Online Reporting from a Ship at Sea was Not an Easy Task in 1998 (Part 3)

| June 5, 2009

It wasn't always easy to "blog" live from a cruise. In fact, at one time there was no such thing as a "blog."

Today virtual cruises are as common as shipboard Internet cafes. But when I saw Julie Benson 10 years later, in 2008, she was still the head of public relations for Princess and she reminded me about the first virtual cruise ever. Connecting to the Internet changed everything in the cruise industry. Today, cruise ships use the Internet for constant communication between the vessel and the line's land-based headquarters. But we were the first people, as far as I know, to make it happen. That is the story of the first virtual cruise. If you would like to follow my next virtual cruise, click into Silversea Prince Albert 2: Arctic Circle. Today we are so confident of the technology that we can announce a virtual cruise before the real cruise commences.

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More on Our First Virtual Cruise Technology In 1998, cell phones were still uncommon in the U.S. (think back to when you bought your first cell phone). Cell technology had progressed much faster in Europe because the continent (eventually the European Union) had already agreed on one common international standard -- GSM. Any cell phone purchased in Europe would work virtually anywhere in Europe. In the U.S. we had as many as five incompatible networks all competing with each other -- and even our digital GSM standard was not compatible with the European GSM.

Having been to Europe, I knew that cell phone coverage there was ubiquitous. Even though our cruise was traveling from Istanbul to Spain, I knew we could connect in any country. I hatched a plan to get a European cell phone, a PCMCIA-card modem compatible with that European phone, a cell phone account with international roaming (very rare back then) and a digital camera.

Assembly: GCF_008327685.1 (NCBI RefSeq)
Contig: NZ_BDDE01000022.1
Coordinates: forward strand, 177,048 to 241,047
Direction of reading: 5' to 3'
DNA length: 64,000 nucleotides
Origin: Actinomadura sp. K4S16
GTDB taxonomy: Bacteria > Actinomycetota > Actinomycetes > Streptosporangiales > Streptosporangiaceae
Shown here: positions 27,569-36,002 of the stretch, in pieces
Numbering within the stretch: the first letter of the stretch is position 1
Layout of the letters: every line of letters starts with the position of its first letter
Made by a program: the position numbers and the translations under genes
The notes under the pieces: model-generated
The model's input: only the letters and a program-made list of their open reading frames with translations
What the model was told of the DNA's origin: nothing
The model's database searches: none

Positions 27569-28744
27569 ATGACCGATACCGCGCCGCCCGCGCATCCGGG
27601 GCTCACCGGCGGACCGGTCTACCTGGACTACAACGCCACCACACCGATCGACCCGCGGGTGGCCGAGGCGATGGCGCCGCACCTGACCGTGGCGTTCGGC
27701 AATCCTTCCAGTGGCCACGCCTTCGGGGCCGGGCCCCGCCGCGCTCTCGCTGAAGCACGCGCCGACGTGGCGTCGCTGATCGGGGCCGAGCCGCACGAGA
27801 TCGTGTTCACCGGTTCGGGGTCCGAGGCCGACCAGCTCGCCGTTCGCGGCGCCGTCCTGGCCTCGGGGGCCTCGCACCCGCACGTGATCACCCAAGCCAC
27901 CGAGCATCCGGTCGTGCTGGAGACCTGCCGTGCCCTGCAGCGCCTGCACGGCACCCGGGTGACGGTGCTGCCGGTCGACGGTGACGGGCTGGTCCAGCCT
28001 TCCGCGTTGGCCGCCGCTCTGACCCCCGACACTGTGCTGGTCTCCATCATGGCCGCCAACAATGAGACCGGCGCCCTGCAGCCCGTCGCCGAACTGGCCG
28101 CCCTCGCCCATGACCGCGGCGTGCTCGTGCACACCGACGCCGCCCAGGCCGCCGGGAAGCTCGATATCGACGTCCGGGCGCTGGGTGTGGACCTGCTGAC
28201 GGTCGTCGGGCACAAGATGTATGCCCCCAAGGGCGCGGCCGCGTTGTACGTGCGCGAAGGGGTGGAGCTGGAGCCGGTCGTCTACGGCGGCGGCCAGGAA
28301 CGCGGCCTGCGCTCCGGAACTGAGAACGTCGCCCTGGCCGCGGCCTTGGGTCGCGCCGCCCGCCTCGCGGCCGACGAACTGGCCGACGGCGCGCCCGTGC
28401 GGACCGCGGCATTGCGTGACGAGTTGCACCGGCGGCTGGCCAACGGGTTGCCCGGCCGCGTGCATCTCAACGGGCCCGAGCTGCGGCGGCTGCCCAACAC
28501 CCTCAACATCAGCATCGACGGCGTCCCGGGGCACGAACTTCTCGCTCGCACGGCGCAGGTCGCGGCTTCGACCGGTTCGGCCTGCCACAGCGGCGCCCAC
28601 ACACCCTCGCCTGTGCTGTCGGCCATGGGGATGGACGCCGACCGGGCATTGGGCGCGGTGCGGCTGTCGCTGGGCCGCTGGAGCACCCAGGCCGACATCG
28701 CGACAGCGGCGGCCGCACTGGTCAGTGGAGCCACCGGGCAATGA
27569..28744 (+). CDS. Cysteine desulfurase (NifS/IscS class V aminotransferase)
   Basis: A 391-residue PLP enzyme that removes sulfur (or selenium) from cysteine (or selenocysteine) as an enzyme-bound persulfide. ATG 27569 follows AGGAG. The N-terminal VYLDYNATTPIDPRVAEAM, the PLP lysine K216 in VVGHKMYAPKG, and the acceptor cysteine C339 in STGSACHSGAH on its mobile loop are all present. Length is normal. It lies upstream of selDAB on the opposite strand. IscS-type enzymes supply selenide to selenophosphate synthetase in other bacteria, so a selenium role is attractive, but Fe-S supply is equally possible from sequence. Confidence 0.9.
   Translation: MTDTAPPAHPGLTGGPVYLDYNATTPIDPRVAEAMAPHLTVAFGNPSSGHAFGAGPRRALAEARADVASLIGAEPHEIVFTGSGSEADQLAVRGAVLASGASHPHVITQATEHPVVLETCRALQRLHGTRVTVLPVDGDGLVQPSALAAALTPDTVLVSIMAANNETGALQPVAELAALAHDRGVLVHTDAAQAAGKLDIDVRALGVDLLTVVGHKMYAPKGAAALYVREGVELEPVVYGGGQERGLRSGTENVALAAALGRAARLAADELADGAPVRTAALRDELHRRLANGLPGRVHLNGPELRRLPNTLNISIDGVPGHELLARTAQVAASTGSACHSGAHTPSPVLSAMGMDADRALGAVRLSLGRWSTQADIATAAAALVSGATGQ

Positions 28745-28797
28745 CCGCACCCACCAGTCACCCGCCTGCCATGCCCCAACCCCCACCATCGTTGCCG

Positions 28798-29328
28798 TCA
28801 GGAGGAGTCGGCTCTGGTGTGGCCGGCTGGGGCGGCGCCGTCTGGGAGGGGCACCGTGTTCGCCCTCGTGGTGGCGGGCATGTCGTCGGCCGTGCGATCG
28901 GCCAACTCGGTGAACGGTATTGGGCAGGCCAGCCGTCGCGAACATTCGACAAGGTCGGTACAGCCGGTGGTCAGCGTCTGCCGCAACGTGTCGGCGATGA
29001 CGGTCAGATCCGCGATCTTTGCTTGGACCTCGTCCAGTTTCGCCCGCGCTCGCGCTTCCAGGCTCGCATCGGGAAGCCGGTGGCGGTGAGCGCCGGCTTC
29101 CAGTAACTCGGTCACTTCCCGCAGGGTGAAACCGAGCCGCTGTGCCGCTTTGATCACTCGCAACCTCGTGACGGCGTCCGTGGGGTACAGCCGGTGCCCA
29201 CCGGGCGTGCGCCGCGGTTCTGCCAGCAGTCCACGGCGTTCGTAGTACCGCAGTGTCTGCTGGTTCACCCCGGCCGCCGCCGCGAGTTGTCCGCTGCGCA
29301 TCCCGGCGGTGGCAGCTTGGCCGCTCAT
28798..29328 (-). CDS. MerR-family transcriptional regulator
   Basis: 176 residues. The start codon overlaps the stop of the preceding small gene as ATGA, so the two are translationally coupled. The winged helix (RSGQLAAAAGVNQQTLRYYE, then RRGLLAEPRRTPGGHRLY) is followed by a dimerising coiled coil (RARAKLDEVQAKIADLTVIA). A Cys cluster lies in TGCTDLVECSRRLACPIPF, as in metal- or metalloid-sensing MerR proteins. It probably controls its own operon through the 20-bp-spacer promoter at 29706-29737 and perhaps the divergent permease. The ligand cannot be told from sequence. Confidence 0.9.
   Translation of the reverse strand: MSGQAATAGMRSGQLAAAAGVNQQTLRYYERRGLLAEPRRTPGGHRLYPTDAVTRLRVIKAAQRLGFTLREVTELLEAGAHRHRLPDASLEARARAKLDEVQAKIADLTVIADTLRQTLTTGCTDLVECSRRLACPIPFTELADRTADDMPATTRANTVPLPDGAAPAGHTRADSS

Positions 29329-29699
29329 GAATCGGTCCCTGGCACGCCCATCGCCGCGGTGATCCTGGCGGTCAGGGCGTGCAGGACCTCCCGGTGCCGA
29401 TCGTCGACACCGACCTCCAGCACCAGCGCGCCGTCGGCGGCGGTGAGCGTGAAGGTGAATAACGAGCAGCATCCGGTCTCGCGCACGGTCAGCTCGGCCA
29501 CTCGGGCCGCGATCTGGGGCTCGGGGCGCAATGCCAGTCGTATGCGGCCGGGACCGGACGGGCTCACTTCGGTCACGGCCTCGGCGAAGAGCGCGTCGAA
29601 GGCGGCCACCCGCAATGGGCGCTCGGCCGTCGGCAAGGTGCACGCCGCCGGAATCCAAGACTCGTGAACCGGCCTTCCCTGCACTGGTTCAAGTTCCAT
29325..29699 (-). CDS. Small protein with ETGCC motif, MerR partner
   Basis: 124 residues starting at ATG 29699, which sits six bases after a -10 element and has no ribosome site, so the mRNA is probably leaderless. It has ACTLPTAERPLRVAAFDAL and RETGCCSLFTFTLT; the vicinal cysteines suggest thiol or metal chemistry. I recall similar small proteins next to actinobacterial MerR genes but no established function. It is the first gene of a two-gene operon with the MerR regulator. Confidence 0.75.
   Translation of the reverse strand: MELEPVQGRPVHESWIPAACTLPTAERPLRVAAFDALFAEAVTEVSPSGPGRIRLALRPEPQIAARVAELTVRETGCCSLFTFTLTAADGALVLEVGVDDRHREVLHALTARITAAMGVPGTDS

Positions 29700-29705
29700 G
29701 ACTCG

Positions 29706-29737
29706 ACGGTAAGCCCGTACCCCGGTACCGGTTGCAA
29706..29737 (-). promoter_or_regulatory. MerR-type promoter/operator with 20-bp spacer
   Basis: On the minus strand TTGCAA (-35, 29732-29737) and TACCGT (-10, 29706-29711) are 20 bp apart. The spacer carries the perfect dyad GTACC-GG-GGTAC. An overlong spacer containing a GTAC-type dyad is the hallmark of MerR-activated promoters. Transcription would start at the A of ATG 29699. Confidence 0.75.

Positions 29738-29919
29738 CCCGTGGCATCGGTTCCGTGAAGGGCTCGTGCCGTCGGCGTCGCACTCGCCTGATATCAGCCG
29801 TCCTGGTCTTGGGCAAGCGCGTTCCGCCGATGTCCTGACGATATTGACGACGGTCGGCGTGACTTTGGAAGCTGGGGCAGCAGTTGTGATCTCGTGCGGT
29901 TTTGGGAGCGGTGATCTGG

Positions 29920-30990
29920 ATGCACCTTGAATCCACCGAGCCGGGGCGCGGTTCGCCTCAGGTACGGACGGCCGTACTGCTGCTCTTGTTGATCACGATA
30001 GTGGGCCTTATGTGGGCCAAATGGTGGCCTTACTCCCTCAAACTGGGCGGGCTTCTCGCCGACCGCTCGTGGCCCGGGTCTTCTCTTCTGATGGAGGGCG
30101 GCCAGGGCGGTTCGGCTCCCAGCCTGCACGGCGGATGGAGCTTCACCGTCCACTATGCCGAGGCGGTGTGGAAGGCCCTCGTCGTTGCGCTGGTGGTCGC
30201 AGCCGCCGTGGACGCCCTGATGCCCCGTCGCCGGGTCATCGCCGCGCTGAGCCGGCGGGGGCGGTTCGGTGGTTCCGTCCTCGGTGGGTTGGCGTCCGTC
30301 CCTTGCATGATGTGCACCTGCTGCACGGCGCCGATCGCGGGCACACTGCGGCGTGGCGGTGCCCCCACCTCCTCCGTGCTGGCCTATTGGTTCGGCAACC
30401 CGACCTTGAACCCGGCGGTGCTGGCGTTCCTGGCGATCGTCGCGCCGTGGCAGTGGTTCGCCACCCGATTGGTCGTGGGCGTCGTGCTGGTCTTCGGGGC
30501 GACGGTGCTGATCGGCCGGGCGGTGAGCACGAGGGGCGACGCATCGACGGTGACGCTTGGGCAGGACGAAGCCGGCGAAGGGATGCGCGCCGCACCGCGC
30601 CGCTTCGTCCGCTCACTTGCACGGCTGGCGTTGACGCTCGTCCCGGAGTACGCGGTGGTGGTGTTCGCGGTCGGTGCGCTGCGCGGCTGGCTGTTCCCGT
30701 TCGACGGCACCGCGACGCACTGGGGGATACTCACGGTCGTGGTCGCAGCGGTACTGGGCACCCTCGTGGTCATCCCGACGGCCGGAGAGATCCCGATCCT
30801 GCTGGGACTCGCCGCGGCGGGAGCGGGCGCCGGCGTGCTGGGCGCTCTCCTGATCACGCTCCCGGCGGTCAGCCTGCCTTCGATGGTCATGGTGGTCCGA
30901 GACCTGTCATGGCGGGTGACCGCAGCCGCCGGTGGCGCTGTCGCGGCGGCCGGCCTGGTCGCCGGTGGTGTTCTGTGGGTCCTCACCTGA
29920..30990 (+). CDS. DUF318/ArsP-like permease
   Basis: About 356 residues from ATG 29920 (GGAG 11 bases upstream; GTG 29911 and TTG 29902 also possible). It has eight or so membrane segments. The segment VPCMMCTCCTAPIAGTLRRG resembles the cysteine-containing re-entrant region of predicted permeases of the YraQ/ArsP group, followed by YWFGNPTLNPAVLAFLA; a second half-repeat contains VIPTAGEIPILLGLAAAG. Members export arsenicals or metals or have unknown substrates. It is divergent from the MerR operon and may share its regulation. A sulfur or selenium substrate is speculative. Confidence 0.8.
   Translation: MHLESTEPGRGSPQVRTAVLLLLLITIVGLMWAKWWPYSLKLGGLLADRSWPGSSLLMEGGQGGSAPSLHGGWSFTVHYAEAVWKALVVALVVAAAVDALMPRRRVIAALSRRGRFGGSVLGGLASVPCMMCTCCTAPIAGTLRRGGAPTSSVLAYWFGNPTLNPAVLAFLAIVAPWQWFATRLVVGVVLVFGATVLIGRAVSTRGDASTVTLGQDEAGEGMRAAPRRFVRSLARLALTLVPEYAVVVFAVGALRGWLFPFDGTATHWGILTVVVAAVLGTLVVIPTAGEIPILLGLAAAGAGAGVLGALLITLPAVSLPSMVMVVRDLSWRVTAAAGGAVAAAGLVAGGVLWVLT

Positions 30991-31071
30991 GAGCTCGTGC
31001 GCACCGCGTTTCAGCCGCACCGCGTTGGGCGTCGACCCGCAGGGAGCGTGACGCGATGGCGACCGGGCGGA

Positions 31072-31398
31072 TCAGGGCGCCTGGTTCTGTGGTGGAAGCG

I got all the equipment I needed from sponsors who would benefit from the publicity we generated, but it took a lot of phone calls and explaining. Furthermore, offering these equipment makers publicity on the Internet was a hard sell, as the Internet was not yet a proven media for advertising.

Another challenge was to get dual U.S. and European technology, in order to test everything out before we left for Europe. In the end I couldn't test the European modem before we left because there was no network to connect with.

In fact, very few cruise lines even had web sites in 1998, and the Internet was so small that Cruise Critic was not even on it. Neither was the company I was working for at the time, Motley Fool (another AOL content site). Things changed drastically in the next two years, however.

In the end my European handset (telephone) was sponsored by the Finnish company Ericsson, which no longer makes cell phones. The Euro-GSM modem came from Xircom, another company no longer in existence. For actual phone service, we found out AT&T offered service in both the U.S. and Europe.

We already had a laptop and our AOL accounts, but this was a brand new ship, so the first things we really wanted to send were actual pictures of the ship sailing away from Istanbul. Fuji lent us one of their first digital cameras, a prototype at the time (like the cell modem). It shot pictures at the advanced resolution of 1.2 megapixels, which looked pretty good as long as you had plenty of natural light. That camera generated excitement in public every time I used it. People would stop and watch me.

I had a list of AOL access phone numbers worldwide, including Istanbul where our cruise started and Barcelona where it ended. We logged in from Istanbul and continued to log in all the way to Barcelona. The first virtual cruise was an instant hit, but unfortunately it was so long ago it does not exist online anymore, At least I could not find it in Google -- but keep in mind that AOL was not on the Internet yet, and Google had yet to be launched.

Back to Top of Article >> Online Reporting from Ship at Sea Not an Easy Task in 1998 (Part 1)

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